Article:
By: Investor Solutions, Inc.
Congress just landed a right hook on the face of variable annuity companies. The recent Jobs and Growth Tax Relief Reconciliation Act of 2003, reducing dividend tax and capital gains rates to 15%, infused fuel to an already heated debate on the value of owning annuities. Furthermore, President Bush’s new tax law, failed to give dividends paid on stocks held in annuity sub-accounts the same favorable treatment afforded to stocks held in mutual funds.
Many industry experts have long considered variable annuities to be sub standard products. High fees, embedded costs, inflexible surrender periods, and poor investment choices are some common traits that make most variable annuity products undesirable.
Annuity salespeople glorify the tax deferral feature of this product as a selling point. It’s true, during the life of the annuity, earnings and dividends are deferred until distribution. That’s a positive. But at distribution, the growth in the account is taxed at ordinary income rates as high as 35%! Compare that to a 15% tax on earnings outside of an annuity. Furthermore, contributions are not tax deductible and deposits are made with after tax dollars.
Distributions of earnings before age 59 ½ face an ever-stiffer 10% penalty on top of the 35% tax already imposed. Ouch! And from an estate planning perspective, annuities do not qualify for a step up in basis, unlike securities in taxable accounts.
If tax efficiency is what an investor seeks, why not consider and indexed mutual instead? Granted, unless you own it in a retirement account, there is no tax deferral as there is with an annuity. But by their nature, passive investment strategies generate very little in income and gains. And, if held over one year, the proceeds are taxed as long term gains.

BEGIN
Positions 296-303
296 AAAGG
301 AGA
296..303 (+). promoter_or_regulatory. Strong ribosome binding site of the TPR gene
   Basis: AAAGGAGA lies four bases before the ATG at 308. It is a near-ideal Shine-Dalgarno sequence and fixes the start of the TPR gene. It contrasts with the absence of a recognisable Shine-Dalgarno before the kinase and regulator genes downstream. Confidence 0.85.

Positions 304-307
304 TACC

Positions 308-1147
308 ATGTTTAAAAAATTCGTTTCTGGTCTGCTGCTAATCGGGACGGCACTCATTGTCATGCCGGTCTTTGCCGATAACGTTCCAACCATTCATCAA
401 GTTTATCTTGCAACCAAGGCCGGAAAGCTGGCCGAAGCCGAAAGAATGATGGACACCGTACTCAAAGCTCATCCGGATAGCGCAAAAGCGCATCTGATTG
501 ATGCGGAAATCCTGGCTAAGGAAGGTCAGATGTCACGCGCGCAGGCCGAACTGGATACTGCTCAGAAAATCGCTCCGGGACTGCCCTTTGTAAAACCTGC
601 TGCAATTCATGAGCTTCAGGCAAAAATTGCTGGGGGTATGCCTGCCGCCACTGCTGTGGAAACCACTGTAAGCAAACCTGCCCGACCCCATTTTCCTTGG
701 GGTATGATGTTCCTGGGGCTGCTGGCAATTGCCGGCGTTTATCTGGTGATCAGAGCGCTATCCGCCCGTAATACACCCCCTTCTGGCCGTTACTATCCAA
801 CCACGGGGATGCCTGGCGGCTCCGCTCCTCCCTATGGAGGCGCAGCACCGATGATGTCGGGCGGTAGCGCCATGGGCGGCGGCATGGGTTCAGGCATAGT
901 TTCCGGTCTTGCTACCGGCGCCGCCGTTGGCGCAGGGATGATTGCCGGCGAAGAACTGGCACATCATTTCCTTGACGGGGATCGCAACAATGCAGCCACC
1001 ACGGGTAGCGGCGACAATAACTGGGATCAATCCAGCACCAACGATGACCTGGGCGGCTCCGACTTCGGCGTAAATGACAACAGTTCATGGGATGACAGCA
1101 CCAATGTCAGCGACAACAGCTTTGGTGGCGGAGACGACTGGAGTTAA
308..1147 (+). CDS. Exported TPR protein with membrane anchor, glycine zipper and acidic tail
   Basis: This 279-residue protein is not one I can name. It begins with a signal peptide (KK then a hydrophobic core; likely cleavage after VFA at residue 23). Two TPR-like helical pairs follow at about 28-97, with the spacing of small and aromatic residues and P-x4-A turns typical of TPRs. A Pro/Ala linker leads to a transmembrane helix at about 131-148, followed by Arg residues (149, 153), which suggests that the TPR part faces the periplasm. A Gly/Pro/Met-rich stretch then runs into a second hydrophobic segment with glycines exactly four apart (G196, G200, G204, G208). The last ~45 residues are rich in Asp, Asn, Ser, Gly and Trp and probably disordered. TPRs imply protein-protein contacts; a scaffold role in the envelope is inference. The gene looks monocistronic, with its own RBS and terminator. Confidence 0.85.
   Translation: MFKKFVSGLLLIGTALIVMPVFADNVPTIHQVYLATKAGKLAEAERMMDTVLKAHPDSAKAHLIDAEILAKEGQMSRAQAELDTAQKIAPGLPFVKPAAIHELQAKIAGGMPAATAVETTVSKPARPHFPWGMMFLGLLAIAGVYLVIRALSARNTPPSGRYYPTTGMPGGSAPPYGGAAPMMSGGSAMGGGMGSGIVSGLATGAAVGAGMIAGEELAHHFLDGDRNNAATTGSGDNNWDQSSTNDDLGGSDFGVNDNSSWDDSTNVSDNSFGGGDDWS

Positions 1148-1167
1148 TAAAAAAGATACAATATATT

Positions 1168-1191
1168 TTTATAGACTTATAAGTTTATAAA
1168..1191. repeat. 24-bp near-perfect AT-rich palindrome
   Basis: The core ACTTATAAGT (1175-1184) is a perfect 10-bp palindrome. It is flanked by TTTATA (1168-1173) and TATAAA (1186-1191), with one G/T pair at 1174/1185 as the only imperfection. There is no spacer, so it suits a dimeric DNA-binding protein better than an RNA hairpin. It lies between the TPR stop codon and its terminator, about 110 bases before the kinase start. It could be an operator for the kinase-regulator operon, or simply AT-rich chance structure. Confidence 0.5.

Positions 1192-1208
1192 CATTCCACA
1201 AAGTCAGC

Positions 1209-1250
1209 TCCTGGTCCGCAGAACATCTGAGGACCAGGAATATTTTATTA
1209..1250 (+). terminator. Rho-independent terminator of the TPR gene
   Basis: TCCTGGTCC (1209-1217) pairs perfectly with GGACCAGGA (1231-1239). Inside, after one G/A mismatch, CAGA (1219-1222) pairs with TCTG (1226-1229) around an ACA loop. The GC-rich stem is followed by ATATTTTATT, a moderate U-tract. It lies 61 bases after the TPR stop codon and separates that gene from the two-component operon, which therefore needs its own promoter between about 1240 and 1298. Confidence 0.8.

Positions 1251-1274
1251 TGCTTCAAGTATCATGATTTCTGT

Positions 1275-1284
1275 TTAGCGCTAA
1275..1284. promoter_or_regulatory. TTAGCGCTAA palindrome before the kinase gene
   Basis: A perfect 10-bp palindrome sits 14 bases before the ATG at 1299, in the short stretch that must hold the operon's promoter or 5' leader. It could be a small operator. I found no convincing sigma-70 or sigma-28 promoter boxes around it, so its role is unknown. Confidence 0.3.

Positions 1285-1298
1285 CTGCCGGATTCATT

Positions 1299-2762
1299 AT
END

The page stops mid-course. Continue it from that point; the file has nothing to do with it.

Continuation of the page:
No doubt the new tax law makes tax-deferred annuities less attractive. You now have to balance the benefit of tax deferral against converting gains that would otherwise be taxed at 15% into income taxed at ordinary rates. When you factor in other disadvantages – the upfront costs that often apply to these investments, the ongoing expenses and the possibility of surrender charges and early distribution tax penalty, annuities have to overcome huge obstacles.
While other tax deferred vehicles may be more practical, variable annuities may be appropriate in certain circumstances. One of the few legitimate uses for an annuity is asset protection. For example, in the state of Florida, annuities are protected from creditors under statutory law. A physician practicing medicine in the state may find variable annuities an indispensable component of their overall financial plan if all other asset protection strategies have been exhausted.
Ninety nine percent of annuity products being sold are garbage! Not all annuities are created equal. Most carry hefty surrender charges, unconscionable operating expenses, pay huge commissions and offer limited and unsatisfactory investment choices.
Steer clear of salespeople pimping annuities that, on top of their hefty commissions, generally cost investors an additional 2-3% in internal fund expenses. That’s creates a 2-3% drag on your profits every year! And watch for contingent deferred sales charges that attempt to cage you to the product for several years.
If you have exhausted every other investment opportunity and are still compelled to consider an annuity, there are only a handful of variable annuities worth mentioning. Check out the Vanguard annuity or the Peoples Life Advisors Edge Variable Annuity through Aegon. Both offer low operating expenses (between 0.40% and 0.65%) and rock bottom fund fees of 0.30% or less, no commissions, have no surrender period and provide a reasonable selection of global investment choices.
As with any other investment, if you are in a situation that warrants the need for an annuity, look for a product that has your best interest at heart (not the broker’s).